Fifty Excuses

Ten years of writing is a long time. I started my writing with extreme panic and trepidation of  having to “share” with a group of strangers who I felt were all future Pulitzer Prize Winners.  Until then, my writing was for me alone to read and admire. I had no one to critique me, no one to ask, “what does that mean?” Now, ten years later, I have gotten over my fear of public rejection by creating meaningful reasons to explain my lack of writing.

I’m sure you can all relate to having a blank page, which is why I’m sharing my excuses with you, my fellow writing members. Please feel free to use them should your creativity run dry or your lack of enthusiasm overpowers your need to write.

1. My underwear was too tight causing me to pucker.  How could I concentrate?

2. My brain hurts..

3. My computer took a dump.

4. I had no paper or writing utensils.

5. I have no feathered hat to wear.

6. I had to clean the house before I could feel “together.”

7. The world situation is too much for me to bear.

8. I ran out of my meds.  The voices in my head won’t go away.

9. The damn sun was too bright and hurt my eyes.

10. I had to prepare for the triathlon.

11. The neighbors were mowing their lawn.

12. The neighbors mowed grass triggered my sinus problem.

13. I had to celebrate the 12 days of Christmas.

14. I had to shop for the 12 days of Christmas.

15. I had to wrap packages for the 12 days of Christmas.

16. Winter makes me so tired.

17. Leaves, leaves, leaves.  Rake, rake, rake.  They never stop coming down.

18. I have a deadline at work.

19. Do you know how long it takes to pick lint off a navy suit?

20. I need a break.

21. My fingers have been so sore I can’t type.

22. My family needs me right now.

23. I can’t pull myself away from the news.

24. I’m just too happy these days.

25. Our power went off for days.

26. I had to feed the hungry.

27. Hawaii.  How could I turn that down?

28. The trip was exhausting.

29. Do you have any idea how many weeds I have to pull out?

30.  Someone has to do it.  No writing today.

31. Time has just flown by.  Next meeting, I promise.

32. Volunteerism is very important.

33. 42 days locked in a room with Dr. Phil.

34. Looking for “it.”

35. I can’t seem to get “it” together.

36. The soaps are all at a climax.

37. I had to organize all my photos from the last thirty years.

38. I have to explore my spirituality at this time in my life.

39. I have no time to myself.

40. I felt the earth move.  My equilibrium must be off.

41. My feet go numb when I sit too long.

42. I’ve been reading Oprah’s latest book club selection.  I just can’t put it down.

43. I’m changing the world–one person at a time.

44.  Keeping watch for foreign invasion is taking up most of my time.

45. Ten years of rewrites and it can’t be found!

46. Dejected, rejected. Who gives a crap anymore?

47. I’m in doubt, so I don’t.

48. The trouble is, is  that he won’t leave me alone to my thoughts.

49. I’ll let everyone else in the group have a turn.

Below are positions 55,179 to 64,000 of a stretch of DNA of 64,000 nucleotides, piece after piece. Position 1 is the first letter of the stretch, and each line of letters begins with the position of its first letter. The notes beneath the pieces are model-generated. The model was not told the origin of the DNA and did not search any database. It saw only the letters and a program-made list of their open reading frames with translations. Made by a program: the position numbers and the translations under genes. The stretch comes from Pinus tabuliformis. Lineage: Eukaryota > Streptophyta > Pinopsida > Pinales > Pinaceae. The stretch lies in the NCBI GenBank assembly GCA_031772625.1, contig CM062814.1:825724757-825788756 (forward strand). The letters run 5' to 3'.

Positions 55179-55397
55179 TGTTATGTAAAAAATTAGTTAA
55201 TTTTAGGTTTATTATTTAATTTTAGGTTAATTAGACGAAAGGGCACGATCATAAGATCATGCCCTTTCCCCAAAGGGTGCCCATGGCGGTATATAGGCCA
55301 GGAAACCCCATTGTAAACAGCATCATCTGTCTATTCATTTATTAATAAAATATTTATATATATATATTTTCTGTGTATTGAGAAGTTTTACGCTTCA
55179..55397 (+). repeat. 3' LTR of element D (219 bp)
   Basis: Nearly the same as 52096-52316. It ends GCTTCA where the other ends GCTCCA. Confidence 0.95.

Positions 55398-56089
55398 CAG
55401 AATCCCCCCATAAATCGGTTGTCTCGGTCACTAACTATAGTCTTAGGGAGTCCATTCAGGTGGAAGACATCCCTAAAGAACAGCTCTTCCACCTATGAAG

50. Success is really just the journey, not the completion.

I wrote the above 10 years ago.  Hard to believe, but now I am in a better place, and I actually am writing. Lately I have taken up the book, Writing Down the Bones, by Natalie Goldberg. It is a book I had to read twenty years ago in my creative writing class in college. I recommend this book to anyone who is a writer of any type of genre. So what can we do if ideas or creativity starts to run dry?

1.Meet with a writing friend or friends for coffee to share what you have been writing. With the ease of email, a meeting isn’t required, but it is much nicer to get out with your writing and your friend. When I do this it does spur me on to have something to share.

2. Start or join a writer’s group. Natalie lived in Taos, New Mexico, so there was never a shortage of writers, but in your area or mine, they aren’t always so easy to find. You may want to contact your local bookstore or library to find out where they are located. If there are none, start one! I’m in a wonderful group- The Shelby Writer’s Group- and together we share, critique and just enjoy the time spent with other writers. I hate to use the word TRIBE as it is so overused for running with like-minded people, but I have to relent and say they are my “Tribe”.

3. Treat yourself! Don’t beat yourself up if ideas don’t come. Use the time to go exploring or share in others creative endeavors. It doesn’t have to be writing. Go to an art show, or a poetry reading. Others’ creativity can excite yours.

4. Start a list of ideas that just seem to pop in your head from the universe. Write them down and use them in those slow turtle times. As you think of one or two, just add to your list.

5. Journal. I keep a journal on my bedside table. I write whatever comes to mind of my day, my issues, etc. Silly ideas and glorious lists of gratitude are written. It’s also fun to look back and see some personal growth as time passes.

6. Use a pen and paper to connect. Remember them? There is nothing like the feeling of the pen in your hand with a new legal pad. The physical connection of the pen in the hand and the paper can speed up the writing process.

7. Just write to write! Throw away the rules you have learned. You aren’t in school anymore and there is no one to correct you. The freedom this brings! There are no A’s or F’s– just pure writing.

8. Just relax, take a deep breath, and walk like the turtle if that helps get to where you need to go. Eventually you will get there with the calmness of a Zen Master and the peace of a turtle.

Any comments from other writer’s I would certainly appreciate.